***

Bell: Yes, Walter. We cut those ideas out of your head to literally put ‘the Genie’ back into the bottle. Then I grew older. I grew cynical. I grew cancer. Then I realized that dosing myself with Cortexiphan would slow it down. But slowing is not stopping. For me, it’s just a matter of time. The clock is ticking. Tick, tick, tick, tick. And that’s when it occurred to me. You were right, Walter. Walter, you were right, right, right. Every rant you ever went on made perfect sense. Suddenly, I understood not just you – but everything. God made us in his image. If that is so, if we are capable of being Gods, then it is our destiny to do so.

Walter: No. No, William.

Bell: My dear friend, even if you deny it now, you have always been playing God. I am.

***

PETER: It’s gonna be okay.

OLIVIA: You know, for the first time, I don’t think that it is. I remember being in that lab in Jacksonville when Walter and William were doing the Cortexiphan Trials. I remember how it smelled, how I felt, how scared I was, how all alone I was. And now, you know, years later, nothing’s changed. I’m still that little girl, and William Bell is still doing experiments on me. I’m just still being used.

PETER: No. Something has changed. This time, you’re not alone.

***

Walter: Forgive me.

Peter: You killed her!

Walter: I’m so sorry, Olive.

Peter: Don’t touch her.

***

Walter: Excuse me, Miss. Is that Lemon Jell-o?

Orderly: These are urine samples.

Walter: Oh, well, in that case, no, thank you. I’m more peckish than thirsty.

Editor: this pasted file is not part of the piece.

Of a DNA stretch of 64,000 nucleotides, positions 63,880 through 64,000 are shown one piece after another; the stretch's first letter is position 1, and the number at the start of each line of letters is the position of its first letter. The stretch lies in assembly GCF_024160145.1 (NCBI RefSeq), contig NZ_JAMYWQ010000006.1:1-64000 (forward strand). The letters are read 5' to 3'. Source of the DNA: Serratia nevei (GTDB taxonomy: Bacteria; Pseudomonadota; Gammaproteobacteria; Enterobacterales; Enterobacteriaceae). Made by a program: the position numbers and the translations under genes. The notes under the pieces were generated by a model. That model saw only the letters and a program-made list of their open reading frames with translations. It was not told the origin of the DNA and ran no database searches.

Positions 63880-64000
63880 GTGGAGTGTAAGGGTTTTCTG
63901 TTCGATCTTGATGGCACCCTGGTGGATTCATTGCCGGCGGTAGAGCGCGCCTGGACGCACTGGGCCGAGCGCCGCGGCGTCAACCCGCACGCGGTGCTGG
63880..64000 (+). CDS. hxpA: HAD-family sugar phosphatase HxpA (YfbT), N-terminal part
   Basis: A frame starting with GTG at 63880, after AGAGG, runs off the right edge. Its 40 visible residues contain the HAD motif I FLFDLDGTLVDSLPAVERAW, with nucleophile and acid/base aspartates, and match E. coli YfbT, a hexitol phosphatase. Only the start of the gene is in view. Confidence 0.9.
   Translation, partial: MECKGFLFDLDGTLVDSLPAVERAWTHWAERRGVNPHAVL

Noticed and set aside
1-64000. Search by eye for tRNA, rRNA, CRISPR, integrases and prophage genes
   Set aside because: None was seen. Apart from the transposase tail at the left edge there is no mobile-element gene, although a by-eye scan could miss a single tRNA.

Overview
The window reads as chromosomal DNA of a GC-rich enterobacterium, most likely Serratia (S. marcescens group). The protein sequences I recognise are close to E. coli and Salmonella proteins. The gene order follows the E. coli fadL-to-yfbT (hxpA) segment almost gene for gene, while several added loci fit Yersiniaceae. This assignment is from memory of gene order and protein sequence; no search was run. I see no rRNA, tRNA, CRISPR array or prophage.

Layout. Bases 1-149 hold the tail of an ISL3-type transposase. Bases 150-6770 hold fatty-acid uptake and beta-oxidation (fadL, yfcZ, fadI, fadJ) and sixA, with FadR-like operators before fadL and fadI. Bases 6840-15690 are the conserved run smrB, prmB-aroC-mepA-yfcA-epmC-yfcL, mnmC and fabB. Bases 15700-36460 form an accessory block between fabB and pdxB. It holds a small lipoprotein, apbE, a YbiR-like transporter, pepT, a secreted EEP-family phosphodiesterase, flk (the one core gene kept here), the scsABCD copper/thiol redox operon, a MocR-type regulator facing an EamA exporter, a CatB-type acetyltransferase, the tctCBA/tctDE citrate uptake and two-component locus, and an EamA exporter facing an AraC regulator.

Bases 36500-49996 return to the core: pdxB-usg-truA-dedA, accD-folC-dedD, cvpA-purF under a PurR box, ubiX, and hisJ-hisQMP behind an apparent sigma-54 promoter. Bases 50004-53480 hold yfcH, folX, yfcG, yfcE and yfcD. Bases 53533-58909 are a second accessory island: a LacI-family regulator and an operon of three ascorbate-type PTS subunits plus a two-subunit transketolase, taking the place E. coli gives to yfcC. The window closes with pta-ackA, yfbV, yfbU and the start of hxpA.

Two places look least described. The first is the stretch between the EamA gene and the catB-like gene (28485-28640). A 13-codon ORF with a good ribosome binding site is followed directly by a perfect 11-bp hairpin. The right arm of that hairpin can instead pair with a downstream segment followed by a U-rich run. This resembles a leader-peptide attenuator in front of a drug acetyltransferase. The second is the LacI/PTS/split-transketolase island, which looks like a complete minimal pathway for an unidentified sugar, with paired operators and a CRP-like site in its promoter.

***

Walter: I don’t suppose you’re here for a sandwich.

September: We have to warn the others. They are coming.

Walter: Who’s coming?

“The Two B’s,” as they affectionately call themselves!

See more behind-the-scenes with Leonard Nimoy and John Noble here and here.

Emily enjoys all mediums of speculative fiction, fantasy, and sci-fi–especially reading, writing, and watching them. A Fringe fanatic, she is convinced that one day she will meet her parallel self, aptly nicknamed Femily (Fake Emily), and save both worlds from their inevitable destruction.

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fringe recapping: brave new world, part one

Previously on Fringe: Everything in Its Right Place

We left off last week with a twist so huge I’m surprised it wasn’t the season finale. Part one of the season finale started off with a bang–semi-literally. Multiple people died spontaneously combusting upon movement. This means all the survivors had to stand still for hours while Fringe figures out what happened, and how to save them. Guest star Rebecca Madder (who starred on Abrams’ hit show Lost)  plays one of the temporary survivors, Jessica Holt . She bravely volunteers to let Walter move her to his lab and run tests on her. While synthesizing a cure, Jessica’s body begins combusting. As the cure is not finished, Olivia tries to calm Jessica down, but instead manages to cure her with her cortexiphan powers. (Think that’s strange? Just wait.)